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International Criminal Tribunal for Yugoslavia to close after nearly 25 years

US Rep. Ilhan Omar (D-MN) (L) talks with Speaker of the House Nancy Pelosi (D-CA) during a rally with fellow Democrats before voting on H.R. 1, or the People Act, on the East Steps of the US Capitol on March 08, 2019 in Washington, DC. (AFP photo)
UN Secretary General Antonio Guterres speaks in the Ridderzaal (Knights' Hall) during the closing ceremony of the International Criminal Tribunal for the former Yugoslavia (ICTY) in The Hague on December 21, 2017. (Photo by AFP)

The International Criminal Tribunal for the former Yugoslavia (ICTY) is to wrap up its prosecution of crimes committed during the Balkans Wars of the 1990s nearly 25 years after its inception by the United Nations.

The tribunal is closing its doors with an official ceremony on Thursday in The Hague, the Netherlands, where it is based.

Dutch King Willem-Alexander and UN Secretary General Antonio Guterres attended the event, which marks the end of meting out justice for nearly a quarter of a century, prosecuting and sentencing top military and civilian leaders of the war in the Balkans.

Of a total of 161 indictments filed during the court’s mandate, 90 people were convicted and sentenced, 19 were acquitted, 37 cases were withdrawn and 13 were refereed to local courts.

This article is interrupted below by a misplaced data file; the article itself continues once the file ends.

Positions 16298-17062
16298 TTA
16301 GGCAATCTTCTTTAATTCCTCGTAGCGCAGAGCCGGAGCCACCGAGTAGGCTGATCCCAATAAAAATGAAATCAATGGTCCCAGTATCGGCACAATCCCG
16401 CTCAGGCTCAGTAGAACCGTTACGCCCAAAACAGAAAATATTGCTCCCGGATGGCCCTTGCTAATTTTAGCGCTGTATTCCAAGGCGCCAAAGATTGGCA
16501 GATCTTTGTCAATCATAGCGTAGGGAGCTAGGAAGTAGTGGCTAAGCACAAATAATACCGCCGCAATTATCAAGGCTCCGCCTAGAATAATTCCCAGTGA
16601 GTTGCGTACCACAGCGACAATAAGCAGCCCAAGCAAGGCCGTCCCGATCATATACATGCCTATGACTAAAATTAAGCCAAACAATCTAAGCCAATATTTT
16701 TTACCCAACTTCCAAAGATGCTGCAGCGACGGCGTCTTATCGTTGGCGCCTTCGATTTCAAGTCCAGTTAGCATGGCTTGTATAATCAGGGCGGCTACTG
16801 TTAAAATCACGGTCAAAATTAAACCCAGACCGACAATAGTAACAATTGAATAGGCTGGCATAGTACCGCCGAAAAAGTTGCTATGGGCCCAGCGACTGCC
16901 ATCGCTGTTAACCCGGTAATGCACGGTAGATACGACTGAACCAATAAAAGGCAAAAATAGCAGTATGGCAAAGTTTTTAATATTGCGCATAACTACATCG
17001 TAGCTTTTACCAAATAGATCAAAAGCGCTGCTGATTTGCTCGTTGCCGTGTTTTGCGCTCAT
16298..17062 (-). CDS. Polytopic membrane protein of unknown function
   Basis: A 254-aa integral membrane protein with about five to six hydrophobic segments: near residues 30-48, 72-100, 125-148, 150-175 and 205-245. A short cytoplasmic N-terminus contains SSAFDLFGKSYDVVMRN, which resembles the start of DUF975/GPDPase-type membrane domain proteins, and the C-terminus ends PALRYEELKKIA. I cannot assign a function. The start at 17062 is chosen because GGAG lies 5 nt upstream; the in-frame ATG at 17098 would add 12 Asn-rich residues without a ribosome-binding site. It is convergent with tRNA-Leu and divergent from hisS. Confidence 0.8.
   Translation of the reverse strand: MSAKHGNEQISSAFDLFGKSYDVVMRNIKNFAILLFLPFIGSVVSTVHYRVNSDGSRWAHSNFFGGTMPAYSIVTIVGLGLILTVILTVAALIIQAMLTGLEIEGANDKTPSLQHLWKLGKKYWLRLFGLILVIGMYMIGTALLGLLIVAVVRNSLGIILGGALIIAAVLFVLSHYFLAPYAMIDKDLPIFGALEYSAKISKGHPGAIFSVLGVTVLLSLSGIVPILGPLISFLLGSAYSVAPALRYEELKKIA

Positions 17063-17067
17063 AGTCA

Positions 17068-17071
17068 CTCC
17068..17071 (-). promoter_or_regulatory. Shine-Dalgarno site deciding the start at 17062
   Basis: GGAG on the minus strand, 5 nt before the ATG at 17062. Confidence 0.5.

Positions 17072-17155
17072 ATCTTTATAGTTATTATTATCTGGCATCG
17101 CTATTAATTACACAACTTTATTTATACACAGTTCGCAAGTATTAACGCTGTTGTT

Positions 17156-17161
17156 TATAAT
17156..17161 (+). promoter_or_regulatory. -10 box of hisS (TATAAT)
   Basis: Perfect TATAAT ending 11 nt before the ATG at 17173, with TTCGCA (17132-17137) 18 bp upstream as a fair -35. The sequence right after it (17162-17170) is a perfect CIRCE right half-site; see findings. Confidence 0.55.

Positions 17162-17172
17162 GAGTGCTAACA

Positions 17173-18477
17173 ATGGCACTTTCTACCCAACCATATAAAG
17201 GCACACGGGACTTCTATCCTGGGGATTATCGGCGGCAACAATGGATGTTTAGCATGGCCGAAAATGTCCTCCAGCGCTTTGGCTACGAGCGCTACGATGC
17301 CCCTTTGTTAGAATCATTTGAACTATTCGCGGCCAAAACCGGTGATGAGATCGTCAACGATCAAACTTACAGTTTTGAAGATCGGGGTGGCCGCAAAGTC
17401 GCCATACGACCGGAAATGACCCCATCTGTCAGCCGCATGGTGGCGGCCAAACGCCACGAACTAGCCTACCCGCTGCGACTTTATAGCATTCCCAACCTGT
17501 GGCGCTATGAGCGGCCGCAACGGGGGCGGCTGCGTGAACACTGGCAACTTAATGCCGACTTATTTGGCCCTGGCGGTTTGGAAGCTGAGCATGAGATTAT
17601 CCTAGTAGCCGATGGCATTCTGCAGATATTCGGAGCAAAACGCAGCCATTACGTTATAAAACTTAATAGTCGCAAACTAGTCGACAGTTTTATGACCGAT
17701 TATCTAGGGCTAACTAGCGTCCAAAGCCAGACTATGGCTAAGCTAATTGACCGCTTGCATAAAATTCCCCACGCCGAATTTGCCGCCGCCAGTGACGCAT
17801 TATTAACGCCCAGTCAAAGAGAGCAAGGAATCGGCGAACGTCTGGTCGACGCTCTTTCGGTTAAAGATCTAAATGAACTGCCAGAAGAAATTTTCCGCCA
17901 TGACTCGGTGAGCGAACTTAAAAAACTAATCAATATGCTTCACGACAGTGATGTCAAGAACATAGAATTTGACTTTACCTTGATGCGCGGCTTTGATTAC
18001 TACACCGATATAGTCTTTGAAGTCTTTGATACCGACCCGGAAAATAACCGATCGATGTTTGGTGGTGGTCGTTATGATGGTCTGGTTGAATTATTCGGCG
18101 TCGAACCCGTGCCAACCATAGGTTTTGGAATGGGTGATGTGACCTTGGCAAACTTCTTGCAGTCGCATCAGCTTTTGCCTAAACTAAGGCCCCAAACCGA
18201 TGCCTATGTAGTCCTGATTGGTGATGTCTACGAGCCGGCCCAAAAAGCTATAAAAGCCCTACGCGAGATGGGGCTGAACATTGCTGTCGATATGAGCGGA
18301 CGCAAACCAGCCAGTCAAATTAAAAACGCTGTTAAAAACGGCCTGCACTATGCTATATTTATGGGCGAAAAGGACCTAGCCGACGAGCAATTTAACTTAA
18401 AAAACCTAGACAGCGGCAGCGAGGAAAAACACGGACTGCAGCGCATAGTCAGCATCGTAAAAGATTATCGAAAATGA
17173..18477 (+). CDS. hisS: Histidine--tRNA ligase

One of the last court sessions, however, proved to be a full drama as former Croat general Slobodan Praljak drank poison in the courtroom in late November to protest the upholding of his convictions as a war crime.

He shortly died and joined a list of suspects who never served their sentences, including former Yugoslav president Slobodan Milosevic, the man accused of being the driving force behind the Balkan wars. Milosevic died in the court's custody in 2006 before his trial ended.

The ICTY is respected by many for the sentences it meted out to Bosnian Serb military chief General Ratko Mladic and his political master Radovan Karadzic for the role they played in the 1995 massacre of some 8,000 Bosnian Muslim men and boys in the eastern enclave of Srebrenica and other crimes.

The UN chief said during the closing ceremony that the court would be reminded by many for its key legacies, which include a huge archive of evidence and court records.

“These records ensure that the world will not forget that history cannot be rewritten,” said Guterres, adding that those records would be a major resource for battling revisionism and denial in the future.

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